US 6967662 B2 Abstract A method and apparatus are provided for clipping modifier volumes in a 3-dimensional computer graphics generating system. Objects are represented as a set of planar polygons. An indication is then provided as to which of the polygons form modifier volumes. A determination is made as to which polygon's modifier volume intersect a clipping plane (
4). Further polygons are then generated on the clipping plane within the intersections of the polygons of the modifier volume with the clipping plane and these are inserted into the set of planar polygons. The portions of the polygons which are determined to lie in front of the clipping plane are then discarded.Claims(6) 1. A method for clipping modifier volumes where they intersect a clipping plane in a 3 dimensional computer graphics generating system, the method comprising the steps of:
representing the volumes in the image is as a set of planar polygons;
providing an indication as to which planar polygons form modifier volumes;
determining which planar polygons of a modifier volume intersect the clipping plane;
generating additional planar polygons on the clipping plane within the intersections of the planar polygons of the modifier volume with the clipping plane;
inserting these additional planar polygons into the set of planar polygons; and
discarding the portions of the planar polygons determined to lie in front of the clipping plane.
2. A method according to
determining for two or more adjacent polygons of a modifier volume which intersect the clipping plane, the locations of the intersections; and
generating at least one additional planar polygon between the locations of the intersection.
3. A method according to
4. A method according to
5. Apparatus for clipping modifier volumes where they intersect a clipping plane in a 3 dimensional computer graphics generating system comprising:
means for representing the volumes in the image as a set of planar polygons;
means for providing an indicator as to which planar polygons form modifier volumes;
means for determining which planar polygons of a modifier volume intersect the front clipping plane;
means for generating additional planar polygons on the clipping plane within the intersections of the planar polygons of the modifier volume with the clipping plane;
means for inserting these additional planar polygons into the set of planar polygons; and
means for discarding the portions of the planar polygons determined to lie in front of the clipping plane.
6. Apparatus according to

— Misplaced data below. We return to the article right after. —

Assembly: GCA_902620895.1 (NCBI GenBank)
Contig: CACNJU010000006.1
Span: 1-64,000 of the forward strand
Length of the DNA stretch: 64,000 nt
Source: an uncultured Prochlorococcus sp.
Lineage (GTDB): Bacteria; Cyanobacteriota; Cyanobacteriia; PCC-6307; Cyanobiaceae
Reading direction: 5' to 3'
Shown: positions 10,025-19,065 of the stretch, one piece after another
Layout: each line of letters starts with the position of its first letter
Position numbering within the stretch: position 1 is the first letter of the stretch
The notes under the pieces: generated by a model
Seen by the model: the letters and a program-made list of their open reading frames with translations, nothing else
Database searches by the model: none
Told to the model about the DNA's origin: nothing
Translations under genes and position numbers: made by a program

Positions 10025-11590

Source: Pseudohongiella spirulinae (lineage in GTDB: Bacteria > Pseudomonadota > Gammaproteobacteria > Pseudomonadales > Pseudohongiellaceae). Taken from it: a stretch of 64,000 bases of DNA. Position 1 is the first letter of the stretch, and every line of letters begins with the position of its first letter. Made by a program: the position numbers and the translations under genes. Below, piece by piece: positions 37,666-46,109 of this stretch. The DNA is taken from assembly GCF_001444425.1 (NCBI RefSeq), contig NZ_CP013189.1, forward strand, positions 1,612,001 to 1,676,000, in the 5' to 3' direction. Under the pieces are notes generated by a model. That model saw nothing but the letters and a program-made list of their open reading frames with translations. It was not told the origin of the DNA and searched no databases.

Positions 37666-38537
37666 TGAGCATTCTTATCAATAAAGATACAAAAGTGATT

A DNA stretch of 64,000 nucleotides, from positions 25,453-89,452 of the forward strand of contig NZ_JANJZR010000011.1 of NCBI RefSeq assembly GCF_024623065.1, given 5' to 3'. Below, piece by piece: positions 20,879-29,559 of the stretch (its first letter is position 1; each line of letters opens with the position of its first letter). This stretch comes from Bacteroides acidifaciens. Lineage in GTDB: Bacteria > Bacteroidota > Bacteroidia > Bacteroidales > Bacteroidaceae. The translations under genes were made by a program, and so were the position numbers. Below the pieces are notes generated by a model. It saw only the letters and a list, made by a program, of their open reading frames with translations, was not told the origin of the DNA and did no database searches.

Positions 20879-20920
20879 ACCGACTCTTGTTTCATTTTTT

Description This invention relates to the volume clipping for computer three dimensional graphics of the type which are typically represented as closed volumes formed from a mesh of triangles in computer 3-D graphic systems. In particular, the invention applies to such volumes which are known as modifier volumes which are used for the computation of shadows and other special effect in a 3-D graphics environment. Shadows in computer graphics play an important role to the perceived realism of a scene being generated in 3-D computer graphics. Many methods of generating shadows have been devised as graphics have progressed and examples can be found in “Computer Graphics Principles and Practice” by Foley, van Dam, Feiner, & Hughes ISBN 0-201-12110-7, and “Advanced Animation and Rendering Techniques” by Watt & Watt ISBN 0-201-54412-1. The method on which this particular invention is based is that described in “Shadow Algorithms for Computer Graphics” by F C Crow SIGGRAPH 1977 242-247, the contents of which are herein incorporated by reference. In Crow's proposal, shadows are defined as sets of closed polyhedral volumes. The shadow volumes can be used to support other graphical modification effects and so these volumes are more generally referred to as modifier volumes. They are commonly applied to the 3-D graphics image using stencil buffer hardware which maintains a value per pixel. Two methods are commonly employed: either incrementing value when “forward facing” polygons cover the associated pixel and decrementing on “reverse facing” polygons or by counting modulo In many computer graphics systems, especially real-time systems, the virtual environment is modelled from a set of polygons. This set of polygons is often restricted to triangles for simplicity of processing. The drawing or rendering process often requires clipping or subdivision of the subset of triangles that straddle what is know as the front; clipping plane. This front clipping plane is the same as the image plane under consideration onto which the image is being rendered. This process of clipping is illustrated with reference to FIG. This approach works with polygons which are used to represent opaque or transparent normal objects. However, when a modifier volume such as a shadow volume is used it needs to be adapted. This is because discarding a section of the modifier volume's polygons during front plane clipping will produce holes in the modifier volume. For example, a modifier volume used to generate shadows which intersects the front clipping plane will produce contributions to the shading from the portion of the volume which is in front of the front clipping plane Conventional clipping techniques treat all triangles (or more generally planar polygons) independently when clipping them. Thus, the conventional clipping techniques are unable to take account of whether a triangle or planar polygon belongs to a modifier volume which requires different treatment when clipping. P. Deipenbach of University of Pennsylvania proposed in his PHD Thesis of 1996 (Pipeline Rendering: Interaction and realism through hardware-based multi-pass Rendering) that a cap could be produced by repeating-all the volume polygons output by the clipping unit and “flattening” or “projecting” the results under the clipping plane. This can generate up to double the number of polygons and is therefore expensive computationally. Preferred embodiments of the present application seeks to provide a modification to standard front plane clipping whereby triangles or polygons which form part of the modifier volume and which are in front of the front clipping plane, after they have been discarded, are used to build a front plane cap for any hole in the modifier volume formed by the clipping process. This is all done in one pass through the clipping operation without any significant storage overhead. The modifier volume on which the clipping is performed can be concave, formed of disjoined pieces, or even be self intersecting. In this latter case, however, the behaviour of the volume with depend on which fill rules are used for the volume. The invention is defined with more precision in the appended claims to which reference should now be made. A preferred embodiment of the preferred invention will now be described in detail by way of example with reference to the accompanying drawings in which: Preferred embodiments of the invention car be implemented either in software or hardware although in practice, the invention leads itself to a hardware implementation as it requires little additional storage over a standard clipping method. Firstly, we will discuss a standard clipper and will then describe how this is enhanced in the embodiment of the present invention. Clipping is a well known technique in the 3-D computer graphics field and will be familiar to those skilled in the art. The standard front plane clipper is illustrated in FIG. Each triangle input by unit The following clipping operations are performed by the clipper In cases where one or more of the vertices lie exactly on the clipping plane the above four cases can have rules written into them to deal with this so that an appropriate one of the four cases still applies. In a preferred embodiment the triangle shown in The ordering of vertices in triangles is frequently used in 3-D computer graphics as a means of identifying front facing and rear facing triangles. For the purposes of illustrating embodiment of this invention, this distinction has been ignored. Instead, the naming of the vertices in the examples are for illustrative purposes only and do not imply any order. In If either of cases B and C apply then data is passed to step More sophisticated implementations of this may be pipelined and/or may share calculations with neighbouring triangles in the input model. Where the triangles being passed to the clipper are ones which form a modifier or shadow volume, they contain information that is need to build a cap to close a clipped volume such as that illustrated in FIG. Triangle data is usually supplied to the input as a scream of data. A second flag is used when processing modifier volumes to indicate the demarcation of different modifier volumes to this embodiment, the flag is set “on” the first triangle of any modifier volume and is “off” from the remainder. The standard clipper The clipper The cap generation unit takes the flags IsVolume and StartNewVolume from the input unit The local data storage The processing applied to a polygon input to the cap generator Processing then passes to step This determination is made at step If the clipping case is not A or D, i.e it is B or C, the next step is to retrieve the coordinates of the vertices P and Q from the standard clipper If at step This results in a stream of triangles to be output from the registers The operation of the apparatus of In Triangle T A more complex example is shown in FIG. In the examples given, the SP has been chosen to be a vertex generated by the clipping process. Theoretically any point in the clipping plane could have been chosen although this could lead to large triangles being generated, which would be likely to be more costly to render during the latter stages of the 3-D pipeline. Patent Citations